Independent Spotlight is a continuing series on Stewart’s blog. The series revolves around independent artists and bands sending their music to Brett to review. No band is promised a positive review, and all music is reviewed honestly in an effort to better independent music.
Earlier this year, I reviewed 1700 Monkey Ninjas here on the Independent Spotlight and I featured his music on the Jukebox Podcast. His previous record was one of the more innovative efforts I’ve heard in the independent scene this past year, and his latest endeavor, ‘Le Cerveau,’ is a brilliant continuous of that excellence The album is free to stream on 1700’s website below, which I’ll link. Let’s talk about it.
Now, ‘Le Cerveau’ feels far more experimental and avant garde than previous material we’ve touched on by 1700 here on the Spotlight. He describes it as a raw sound that is designed with ‘intentional error in sound and method.’ At times, it’s a compelling effort of sampling at its best, something exhibited right out of the gate with the jazzy, bizarre ‘Temporal.’ I love the hypnotist sample backed by erratic jazz instrumentation blowing out of either side of the pan - it’s brilliantly odd and sets the stage for an equally peculiar experience.
‘Stem’ is an invasive tune, housing a massive variety of noise that it bombards you with quite heavily for the first minute. That isn’t the whole piece, however, and it continues to float around in mystical, electronic space for another minute of sparse composition. Finally, silence, and then a clapping crowd. At times like this, ‘Le Cerveau’ sounds a whole lot like the pinnacle final record of J. Dilla, ‘Donuts.’ ‘Donuts’ is arguably the finest excursion of sampling ever. Tracks like ‘Stem’ are reminiscent of it.
‘Parietal’ is far more accessible, continuing 1700 Monkey Ninja’s jaunt through a mixture of sampling and accentuating electronica. Unlike the majority of ‘Stem,’ though, ‘Parietal’ defines itself as a piece with a melody you can follow. Thus, it may behoove of some listeners to hop in with this track if the experience feels daunting in the first two songs. I’d argue that consumption of this kind of music takes a level of discipline, something that is definitely an acquired taste. Don’t immediately throw this music aside if it doesn’t suit your fancy right away. Give it time, and pieces like ‘Parietal’ are a good way to dip your toes deeper in that water.
‘Occipital’ isn’t too bizarre either, making it a nice extension of ‘Parietal.’ It feels a bit like an interlude into ‘Hippocampus,’ a slightly more fleshed out track. It’s worth noting that every piece of this album is short and concise - It’s an experimental EP that’s an interim project for 1700. I like this a lot, and again, this type of music is sometimes best consumed like this. Tying back to the ‘Donuts’ comparison, there isn’t a track on that album longer than two or three minutes tops. Many are much shorter. ‘Hippocampus’ harnesses all those oddities into a wonderfully unique experience, one that barely clocks in at two minutes.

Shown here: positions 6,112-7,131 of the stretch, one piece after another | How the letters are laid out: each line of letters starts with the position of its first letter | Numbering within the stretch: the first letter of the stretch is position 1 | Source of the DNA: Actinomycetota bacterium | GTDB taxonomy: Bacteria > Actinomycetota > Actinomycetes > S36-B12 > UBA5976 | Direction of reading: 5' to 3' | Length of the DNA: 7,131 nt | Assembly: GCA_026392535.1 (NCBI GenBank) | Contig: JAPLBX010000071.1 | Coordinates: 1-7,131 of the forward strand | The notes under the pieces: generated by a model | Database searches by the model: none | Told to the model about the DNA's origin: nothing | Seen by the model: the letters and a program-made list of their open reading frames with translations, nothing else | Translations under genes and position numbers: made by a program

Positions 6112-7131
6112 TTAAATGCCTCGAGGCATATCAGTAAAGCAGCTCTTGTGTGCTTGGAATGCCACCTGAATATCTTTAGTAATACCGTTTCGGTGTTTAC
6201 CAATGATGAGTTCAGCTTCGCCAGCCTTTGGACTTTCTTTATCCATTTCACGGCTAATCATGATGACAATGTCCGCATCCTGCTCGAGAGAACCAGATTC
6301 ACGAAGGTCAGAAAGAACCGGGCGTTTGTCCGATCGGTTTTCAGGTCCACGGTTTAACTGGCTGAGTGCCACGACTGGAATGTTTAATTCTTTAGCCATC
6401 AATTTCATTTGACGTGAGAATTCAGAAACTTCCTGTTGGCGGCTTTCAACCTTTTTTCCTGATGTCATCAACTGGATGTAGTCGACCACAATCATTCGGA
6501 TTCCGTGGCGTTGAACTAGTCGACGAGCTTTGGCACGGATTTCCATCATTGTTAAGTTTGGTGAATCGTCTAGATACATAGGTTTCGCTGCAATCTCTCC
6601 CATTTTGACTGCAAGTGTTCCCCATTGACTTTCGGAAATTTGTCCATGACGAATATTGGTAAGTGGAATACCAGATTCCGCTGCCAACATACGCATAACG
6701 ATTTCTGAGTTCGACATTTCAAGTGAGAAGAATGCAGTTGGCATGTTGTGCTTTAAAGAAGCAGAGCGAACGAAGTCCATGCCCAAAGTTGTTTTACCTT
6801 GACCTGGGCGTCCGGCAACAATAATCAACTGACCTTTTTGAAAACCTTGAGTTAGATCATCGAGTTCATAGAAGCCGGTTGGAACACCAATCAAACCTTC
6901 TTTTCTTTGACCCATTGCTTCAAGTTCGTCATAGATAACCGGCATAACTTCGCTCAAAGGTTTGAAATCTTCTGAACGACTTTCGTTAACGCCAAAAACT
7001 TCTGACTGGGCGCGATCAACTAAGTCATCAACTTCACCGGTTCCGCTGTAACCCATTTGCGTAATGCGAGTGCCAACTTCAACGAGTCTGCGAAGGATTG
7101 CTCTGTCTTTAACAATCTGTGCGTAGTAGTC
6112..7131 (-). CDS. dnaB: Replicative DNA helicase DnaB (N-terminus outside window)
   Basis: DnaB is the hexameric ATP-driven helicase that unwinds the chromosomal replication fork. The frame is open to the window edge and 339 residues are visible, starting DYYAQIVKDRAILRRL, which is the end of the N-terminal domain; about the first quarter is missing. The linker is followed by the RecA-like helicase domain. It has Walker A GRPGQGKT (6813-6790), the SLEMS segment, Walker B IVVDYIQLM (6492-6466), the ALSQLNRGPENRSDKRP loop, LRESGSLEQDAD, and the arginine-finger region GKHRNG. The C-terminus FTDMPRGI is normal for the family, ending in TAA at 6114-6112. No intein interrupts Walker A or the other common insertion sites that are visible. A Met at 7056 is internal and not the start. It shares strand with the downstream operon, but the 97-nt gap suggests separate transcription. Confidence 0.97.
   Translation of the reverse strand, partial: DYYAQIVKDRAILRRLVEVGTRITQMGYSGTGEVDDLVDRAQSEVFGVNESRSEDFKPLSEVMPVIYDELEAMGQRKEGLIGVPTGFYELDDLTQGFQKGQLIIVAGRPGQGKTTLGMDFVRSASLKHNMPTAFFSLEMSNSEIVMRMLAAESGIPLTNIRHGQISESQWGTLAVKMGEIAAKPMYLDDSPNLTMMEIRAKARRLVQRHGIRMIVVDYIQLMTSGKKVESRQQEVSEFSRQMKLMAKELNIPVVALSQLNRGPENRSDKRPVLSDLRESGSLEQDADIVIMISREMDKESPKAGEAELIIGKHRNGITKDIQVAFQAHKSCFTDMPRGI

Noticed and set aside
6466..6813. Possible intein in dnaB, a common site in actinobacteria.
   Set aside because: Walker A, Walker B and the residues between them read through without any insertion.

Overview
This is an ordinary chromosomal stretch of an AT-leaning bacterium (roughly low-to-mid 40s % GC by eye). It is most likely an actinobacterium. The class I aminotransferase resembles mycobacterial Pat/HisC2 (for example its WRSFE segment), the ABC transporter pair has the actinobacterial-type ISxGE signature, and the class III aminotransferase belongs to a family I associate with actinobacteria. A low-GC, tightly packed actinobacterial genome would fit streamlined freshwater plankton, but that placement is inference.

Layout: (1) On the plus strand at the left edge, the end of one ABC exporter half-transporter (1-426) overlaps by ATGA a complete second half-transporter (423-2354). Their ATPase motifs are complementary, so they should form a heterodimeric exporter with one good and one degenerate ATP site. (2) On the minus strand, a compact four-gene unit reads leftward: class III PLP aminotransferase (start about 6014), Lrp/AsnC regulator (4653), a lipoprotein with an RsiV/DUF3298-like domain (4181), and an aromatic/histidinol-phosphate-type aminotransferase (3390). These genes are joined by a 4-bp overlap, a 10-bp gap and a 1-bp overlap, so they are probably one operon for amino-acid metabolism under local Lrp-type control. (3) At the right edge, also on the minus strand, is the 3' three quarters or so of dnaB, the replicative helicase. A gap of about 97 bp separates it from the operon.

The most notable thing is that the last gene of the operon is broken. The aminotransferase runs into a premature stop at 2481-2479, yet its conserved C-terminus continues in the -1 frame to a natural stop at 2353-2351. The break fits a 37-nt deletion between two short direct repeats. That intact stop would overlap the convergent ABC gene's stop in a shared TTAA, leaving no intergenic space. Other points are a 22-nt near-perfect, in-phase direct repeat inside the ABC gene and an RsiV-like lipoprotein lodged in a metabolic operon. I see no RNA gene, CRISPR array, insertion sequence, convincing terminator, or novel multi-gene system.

‘Frontal’ sets its stage with a continuous church bell. The bell is the centerpiece of the track, acting as a rhythm section of sorts as 1700 dances about with eclectic, shimmering synthesizers. Toward the end of the piece, all of that subsides, or rather, seems to flatline into oblivion.
‘Cerebellum’ is probably the least interesting endeavor in the collection, though it does have its moments with the synthesized segments at the end of the song. If you haven’t picked up on the theme of the record, by the way, it’s different parts of your brain. I’d be intrigued to learn whether or not each song actually mimics the function of the section of the brain that is its namesake. I’m not versed enough, and quite frankly, didn’t pay enough attention in my psychiatry course, though, to assess that. ‘Amygdala’ does close the effort, however, in a suiting fashion - elegantly brief synthesized piano pieces croon it to closure.
I think the finest pursuits of ‘Le Cerveau’ are on the front end of the collection. In particular, the first three tracks are exceptionally good. The rest of the album remains intriguing, but I do feel that the experimental intrigue introduced on ‘Temporal’ is somewhat lost when you hit ‘Cerebellum’ and ‘Amygdala.’ Regardless, it’s a beautifully superb experience, one that is very much worth your time to delve into, especially since it’s free. So, check it out below and delve into the wonders of the mind of 1700 Monkey Ninjas.